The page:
Biography of James Cholmeley Russell (1841-1912), the barrister, financier, property developer and railway entrepreneur. He was a key shareholder of the North Wales Narrow Gauge Railways company from which the Welsh Highland Railway Company ultimately emerged.
Regularly updated and revised as more information comes to light.
Until now the only known
photographs of James Cholmeley Russell were those in the
Russell at Magdalen College
possession of the late Evelyn
Pangman (1926-2016), his grand daughter and these largely dated from the last ten years or
so of his life. However, we now have one of when Russell was a young
undergraduate, thanks to one Alfred Earle and Dr. Robin Darwall-Smith the
archivist of MagdaleneCollege, Oxford.
Dr. Darwall-Smith has recently been
making the College’s archives catalogue available on the Internet with the
express objective of helping researchers and generally making the College’s
archives more publicly accessible. This excellent policy resulted in the
Group’s chairman Nick Booker,
visiting the archive one Friday morning in October 2014 to look though the
Photograph Album of Alfred Earle that is in the archives. Mr Earle matriculated
from Magdalen in 1859 and took his BA in 1865 and his MA in 1866. He was thus a
contemporary of Russell who left HarrowSchool at Christmas 1859
going up to Magdalene and matriculating the following year, graduating in 1864.
The large bound album is a personal
photographic collection of local scenes and buildings including pubs (!) but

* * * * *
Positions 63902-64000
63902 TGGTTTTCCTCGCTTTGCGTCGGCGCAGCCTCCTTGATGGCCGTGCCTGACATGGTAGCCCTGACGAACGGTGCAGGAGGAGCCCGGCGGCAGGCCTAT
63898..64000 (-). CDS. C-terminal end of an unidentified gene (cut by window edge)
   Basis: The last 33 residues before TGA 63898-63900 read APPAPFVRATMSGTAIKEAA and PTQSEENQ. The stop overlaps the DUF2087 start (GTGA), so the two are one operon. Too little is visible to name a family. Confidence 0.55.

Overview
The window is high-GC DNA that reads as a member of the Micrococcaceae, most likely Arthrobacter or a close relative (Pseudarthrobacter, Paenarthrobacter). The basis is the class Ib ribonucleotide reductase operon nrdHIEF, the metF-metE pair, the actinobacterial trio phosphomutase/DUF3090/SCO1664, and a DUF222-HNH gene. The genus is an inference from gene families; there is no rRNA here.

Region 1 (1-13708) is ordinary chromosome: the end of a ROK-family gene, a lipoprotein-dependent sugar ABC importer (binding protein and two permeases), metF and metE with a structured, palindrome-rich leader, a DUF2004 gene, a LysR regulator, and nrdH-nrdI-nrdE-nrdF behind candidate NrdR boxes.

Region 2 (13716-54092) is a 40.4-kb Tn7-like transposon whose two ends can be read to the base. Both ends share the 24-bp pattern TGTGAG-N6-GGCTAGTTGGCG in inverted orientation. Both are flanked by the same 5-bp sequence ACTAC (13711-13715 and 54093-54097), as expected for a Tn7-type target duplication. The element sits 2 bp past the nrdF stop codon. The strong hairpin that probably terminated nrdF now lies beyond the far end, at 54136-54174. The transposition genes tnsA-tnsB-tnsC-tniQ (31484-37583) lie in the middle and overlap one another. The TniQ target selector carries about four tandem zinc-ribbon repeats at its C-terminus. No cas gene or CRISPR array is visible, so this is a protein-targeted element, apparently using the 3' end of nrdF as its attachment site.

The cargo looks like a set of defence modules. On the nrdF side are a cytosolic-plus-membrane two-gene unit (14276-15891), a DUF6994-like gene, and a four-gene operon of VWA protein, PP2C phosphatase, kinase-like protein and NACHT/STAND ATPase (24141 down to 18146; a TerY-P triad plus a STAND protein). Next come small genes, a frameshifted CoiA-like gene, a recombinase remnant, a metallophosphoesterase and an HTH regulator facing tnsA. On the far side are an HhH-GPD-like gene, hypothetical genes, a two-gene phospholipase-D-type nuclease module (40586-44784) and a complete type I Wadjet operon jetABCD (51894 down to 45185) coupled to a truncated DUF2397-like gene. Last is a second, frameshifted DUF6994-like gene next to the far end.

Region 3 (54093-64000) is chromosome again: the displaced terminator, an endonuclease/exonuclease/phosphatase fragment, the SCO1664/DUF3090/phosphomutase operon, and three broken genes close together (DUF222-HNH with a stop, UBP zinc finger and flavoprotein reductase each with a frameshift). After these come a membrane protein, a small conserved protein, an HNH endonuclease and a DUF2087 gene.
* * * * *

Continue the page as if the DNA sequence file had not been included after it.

more particularly of many of Earle’s fellow students including photographic
studio portraits, group photographs taken around the College, the Oxford
University Volunteer Force on parade with their uniforms and rifles and at camp
in Wimbledon and views around Oxford
and locally. Interestingly there are several photographs devoted to the Prince
of Wales and his entourage, later King Edward VII, who was at Magdalen from
October 1859 to the summer of 1860; so Russell may have met the future King.
The photograph of Russell shown
here is believed to have taken around this time. Dr Darvill - Smith commented
that it was then the practice for
undergraduates to have a number of photographs taken of themselves, which would
then be passed round in exchange for one from therecipient, a sort of analogue Facebook!
What is remarkable about this album
is that is that it was assembled some twenty years before George Eastman of
Kodak fame developed roll film, in 1884, to replace the photographic plates and
toxic chemicals that the photographer had to carry around.
Nick Booker extends his thanks to
Dr Darwall- Smith and his Archives Assistant Mr Ben Taylor for their help and
co-operation. The photographs of Russell and the College are reproduced courtesy of the President
of Magdalen College.